|Let it snow... an ice covered Lake Disko (Photo by E.Pearson)|
|Disko island lake number 2 (of many thousands), I am on the right and my field assistant Joe Bailey on the left.|
As we visited Disko Island in spring the lakes were still frozen so we had to core through the surface ice into the sediments underneath. We also surveyed the areas around the lakes to look at the soils and plants that subsequently might get washed in and then have their carbon stored on the lake bed. Access to the lakes was by snowmobile which was an amazing experience, with lots of helpful logistical support provided by the University of Copenhagen’s Arctic Station.
|Me placing the samples into a mass spectrometer|
for isotope analysis at the BGS (Photo Jonathan Dean).
So what have I found out and how do these lakes’ influence the global carbon cycle?
It’s complicated! The thousands of Arctic lakes contain a lot of carbon which is effectively being stored in the sediments, preventing more CO2 from entering the atmosphere (carbon from soils often reverts into CO2 through bacterial action). At the moment the larger lakes are storing more carbon than is being released as CO2 back into the atmosphere. What I now need to investigate is if this was the case in the past when conditions were warmer, for example the Medieval Warm Period (AD950 to 1100) or early Holocene (c. 8,000-6,000 years ago) warm period. When I have figured this out I can estimate how much additional CO2 will go into the atmosphere from Arctic lakes during a warmer world. Release of this store of Arctic carbon will further exasperate global warming.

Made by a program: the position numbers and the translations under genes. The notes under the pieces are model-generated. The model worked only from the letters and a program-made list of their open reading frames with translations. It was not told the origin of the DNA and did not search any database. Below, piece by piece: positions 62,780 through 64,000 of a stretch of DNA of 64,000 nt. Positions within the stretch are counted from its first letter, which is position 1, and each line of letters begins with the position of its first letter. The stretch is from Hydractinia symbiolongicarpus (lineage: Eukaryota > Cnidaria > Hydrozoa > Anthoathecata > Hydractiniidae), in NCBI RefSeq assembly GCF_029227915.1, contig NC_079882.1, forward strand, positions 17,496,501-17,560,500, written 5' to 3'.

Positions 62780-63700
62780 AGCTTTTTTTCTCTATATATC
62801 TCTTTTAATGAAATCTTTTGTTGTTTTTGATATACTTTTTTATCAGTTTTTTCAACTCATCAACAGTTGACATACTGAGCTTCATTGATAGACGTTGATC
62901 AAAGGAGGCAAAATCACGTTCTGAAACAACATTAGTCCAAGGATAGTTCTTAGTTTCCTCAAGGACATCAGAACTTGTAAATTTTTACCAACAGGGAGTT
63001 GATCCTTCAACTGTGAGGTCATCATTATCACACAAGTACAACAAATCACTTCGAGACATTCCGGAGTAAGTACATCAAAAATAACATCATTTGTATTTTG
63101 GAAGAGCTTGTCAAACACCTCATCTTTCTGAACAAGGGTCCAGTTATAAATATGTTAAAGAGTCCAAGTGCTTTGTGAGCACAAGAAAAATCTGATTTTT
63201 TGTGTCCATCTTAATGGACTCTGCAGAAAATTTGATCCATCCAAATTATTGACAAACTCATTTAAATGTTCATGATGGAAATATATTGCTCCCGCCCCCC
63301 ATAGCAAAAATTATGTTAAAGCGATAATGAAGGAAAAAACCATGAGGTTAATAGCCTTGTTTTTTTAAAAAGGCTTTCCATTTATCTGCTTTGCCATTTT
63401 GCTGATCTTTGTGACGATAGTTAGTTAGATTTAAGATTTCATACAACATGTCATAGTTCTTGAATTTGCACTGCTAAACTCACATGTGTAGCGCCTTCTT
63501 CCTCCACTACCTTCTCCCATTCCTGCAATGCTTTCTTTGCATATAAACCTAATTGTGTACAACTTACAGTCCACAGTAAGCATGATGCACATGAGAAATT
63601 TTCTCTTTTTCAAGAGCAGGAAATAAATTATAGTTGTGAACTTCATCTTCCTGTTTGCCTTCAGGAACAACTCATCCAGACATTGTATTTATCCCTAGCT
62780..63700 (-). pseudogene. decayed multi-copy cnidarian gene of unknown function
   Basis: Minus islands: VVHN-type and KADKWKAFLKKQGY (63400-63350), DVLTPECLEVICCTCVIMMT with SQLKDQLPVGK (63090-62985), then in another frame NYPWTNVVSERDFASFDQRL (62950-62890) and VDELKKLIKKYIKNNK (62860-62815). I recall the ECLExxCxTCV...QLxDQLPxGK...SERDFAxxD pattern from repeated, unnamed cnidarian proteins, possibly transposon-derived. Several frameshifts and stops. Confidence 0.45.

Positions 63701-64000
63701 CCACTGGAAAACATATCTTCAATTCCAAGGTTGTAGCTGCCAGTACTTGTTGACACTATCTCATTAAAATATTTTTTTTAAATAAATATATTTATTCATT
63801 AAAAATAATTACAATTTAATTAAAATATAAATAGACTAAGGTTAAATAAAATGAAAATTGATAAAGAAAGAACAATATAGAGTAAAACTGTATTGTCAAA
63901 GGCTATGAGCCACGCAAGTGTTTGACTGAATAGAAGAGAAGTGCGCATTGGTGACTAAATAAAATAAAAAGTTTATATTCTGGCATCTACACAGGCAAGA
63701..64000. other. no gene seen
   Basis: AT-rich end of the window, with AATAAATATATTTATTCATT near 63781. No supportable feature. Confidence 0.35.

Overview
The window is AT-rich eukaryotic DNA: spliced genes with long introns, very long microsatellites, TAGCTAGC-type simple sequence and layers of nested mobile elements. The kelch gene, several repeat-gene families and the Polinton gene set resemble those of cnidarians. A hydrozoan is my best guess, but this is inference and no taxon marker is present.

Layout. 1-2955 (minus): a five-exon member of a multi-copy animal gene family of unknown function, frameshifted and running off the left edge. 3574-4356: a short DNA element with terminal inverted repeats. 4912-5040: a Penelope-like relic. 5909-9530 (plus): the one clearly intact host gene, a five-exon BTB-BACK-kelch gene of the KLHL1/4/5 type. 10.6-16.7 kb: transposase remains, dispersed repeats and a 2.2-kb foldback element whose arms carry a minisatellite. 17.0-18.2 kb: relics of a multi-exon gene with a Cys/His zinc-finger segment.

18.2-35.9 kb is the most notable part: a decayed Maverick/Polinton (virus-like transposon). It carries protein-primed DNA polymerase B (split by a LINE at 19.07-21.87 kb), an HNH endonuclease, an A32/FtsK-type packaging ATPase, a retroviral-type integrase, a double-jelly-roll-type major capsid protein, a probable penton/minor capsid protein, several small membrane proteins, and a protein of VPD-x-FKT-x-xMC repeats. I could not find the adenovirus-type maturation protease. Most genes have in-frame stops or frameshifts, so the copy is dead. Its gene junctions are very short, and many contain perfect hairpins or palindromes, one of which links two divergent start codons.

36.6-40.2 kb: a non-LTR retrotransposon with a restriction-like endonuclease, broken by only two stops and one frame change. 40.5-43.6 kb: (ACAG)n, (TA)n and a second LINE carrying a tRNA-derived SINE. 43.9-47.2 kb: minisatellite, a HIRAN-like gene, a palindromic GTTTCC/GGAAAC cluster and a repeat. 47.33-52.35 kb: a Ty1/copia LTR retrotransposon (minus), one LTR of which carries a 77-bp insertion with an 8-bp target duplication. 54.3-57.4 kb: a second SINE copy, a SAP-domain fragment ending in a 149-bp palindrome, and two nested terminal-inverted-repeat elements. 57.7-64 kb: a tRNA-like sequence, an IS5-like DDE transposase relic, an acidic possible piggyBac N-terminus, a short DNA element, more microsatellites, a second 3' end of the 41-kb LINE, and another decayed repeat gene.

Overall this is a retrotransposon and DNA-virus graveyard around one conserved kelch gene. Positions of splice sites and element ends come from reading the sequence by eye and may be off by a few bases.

I am very pleased with the progress of my project so far and am looking forward to new data in the New Year which will help to make my initial interpretations more robust. The collaborations in my project have really helped ‘add value’ to my project and training and I am very grateful to everyone who has been involved. Big thanks especially to Suzanne McGowan and George Swann (Nottingham), Emma Person (Newcastle) and Melanie Leng (BGS).
Happy New Year, I will look forward to updating you later in the year!
Mark is doing his PhD research at the University of Nottingham in the School of Geography, he has recently started a new aspect of his project within the Centre for Environmental Geochemistry at the BGS.